The Growing Harm Of Not Teaching Malware

873 WordsSep 27, 20154 Pages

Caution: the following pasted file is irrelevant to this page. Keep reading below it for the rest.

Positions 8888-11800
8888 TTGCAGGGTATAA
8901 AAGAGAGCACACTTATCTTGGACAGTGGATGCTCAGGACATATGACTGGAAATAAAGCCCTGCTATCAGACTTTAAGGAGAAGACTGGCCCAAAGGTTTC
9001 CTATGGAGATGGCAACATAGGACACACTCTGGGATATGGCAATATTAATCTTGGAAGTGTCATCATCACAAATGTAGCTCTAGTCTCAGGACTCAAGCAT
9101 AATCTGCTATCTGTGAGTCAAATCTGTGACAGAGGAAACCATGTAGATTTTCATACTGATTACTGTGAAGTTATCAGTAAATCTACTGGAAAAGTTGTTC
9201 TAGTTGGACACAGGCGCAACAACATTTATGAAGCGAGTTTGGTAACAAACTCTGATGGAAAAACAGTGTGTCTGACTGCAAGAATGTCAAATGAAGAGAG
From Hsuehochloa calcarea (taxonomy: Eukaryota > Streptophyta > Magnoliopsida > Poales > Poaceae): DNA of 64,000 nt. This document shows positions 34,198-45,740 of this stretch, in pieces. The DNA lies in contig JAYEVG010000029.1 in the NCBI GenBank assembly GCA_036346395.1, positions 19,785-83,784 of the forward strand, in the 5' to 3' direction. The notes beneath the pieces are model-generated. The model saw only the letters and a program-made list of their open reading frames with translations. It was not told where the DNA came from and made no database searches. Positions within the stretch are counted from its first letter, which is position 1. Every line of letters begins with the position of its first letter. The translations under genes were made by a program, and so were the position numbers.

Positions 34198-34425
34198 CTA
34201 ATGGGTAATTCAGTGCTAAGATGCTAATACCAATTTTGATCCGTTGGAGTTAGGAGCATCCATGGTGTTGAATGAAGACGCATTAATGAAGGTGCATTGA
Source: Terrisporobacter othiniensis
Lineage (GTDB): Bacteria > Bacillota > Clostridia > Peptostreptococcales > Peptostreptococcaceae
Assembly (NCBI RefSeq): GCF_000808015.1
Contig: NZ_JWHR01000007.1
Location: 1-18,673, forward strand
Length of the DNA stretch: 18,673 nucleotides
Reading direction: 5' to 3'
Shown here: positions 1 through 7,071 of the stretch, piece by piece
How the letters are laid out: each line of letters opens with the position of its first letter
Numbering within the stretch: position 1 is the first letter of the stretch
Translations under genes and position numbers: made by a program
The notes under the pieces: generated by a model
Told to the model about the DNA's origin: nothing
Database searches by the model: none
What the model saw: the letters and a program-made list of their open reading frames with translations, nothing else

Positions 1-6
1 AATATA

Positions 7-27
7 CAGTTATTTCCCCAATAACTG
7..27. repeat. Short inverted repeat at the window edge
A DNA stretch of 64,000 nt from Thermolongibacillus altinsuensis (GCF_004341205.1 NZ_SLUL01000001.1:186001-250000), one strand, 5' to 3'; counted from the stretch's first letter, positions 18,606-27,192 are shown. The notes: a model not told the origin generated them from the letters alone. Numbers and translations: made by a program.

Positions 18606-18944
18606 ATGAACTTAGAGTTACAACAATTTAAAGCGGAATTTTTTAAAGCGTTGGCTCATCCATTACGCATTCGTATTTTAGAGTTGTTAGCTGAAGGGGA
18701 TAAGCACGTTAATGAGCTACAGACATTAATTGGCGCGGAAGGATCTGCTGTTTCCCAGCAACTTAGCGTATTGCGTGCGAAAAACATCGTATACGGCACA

Ever since the internet has become a global phenomenon, governments, multinationals, businesses, corporations, institutions, entrepreneurs, and private individuals have been exposed to a number of cyber threats and cyber-attacks. Cyber war, cyber terror, cyber-attacks, or anything cyber has become a buzzword for any crime that occurs via the World Wide Web. Even United States of America (U.S.), the most powerful nation on earth, has not been able to stave off these virtual threats. With just a single click on the internet, unscrupulous hackers could delete or corrupt legions of files via sending malware such as worms, bugs, Trojan horse, and quarantine to their targets. This report aims to provide a trenchant overview on the growing harm of not teaching malware. In order to understand the associated risks of viruses, worms, bugs, quarantine, and other malicious malwares on the growth of any economy, it is pertinent that the history of malwares be understood. According to [1], in the past, individual crooks, amateur scriptwriters, and charlatans deployed primitive tactics to access classified information from unsuspecting targets. However, the situation has become worse in recent years. As noted by [1], today criminal organizations recruit computer gurus – who are adept at hacking hardware and software – to threaten nations, to spy on individuals activities, and to steal unauthorized information. Worse, some countries assist these criminals to perpetuate these unlawful acts,

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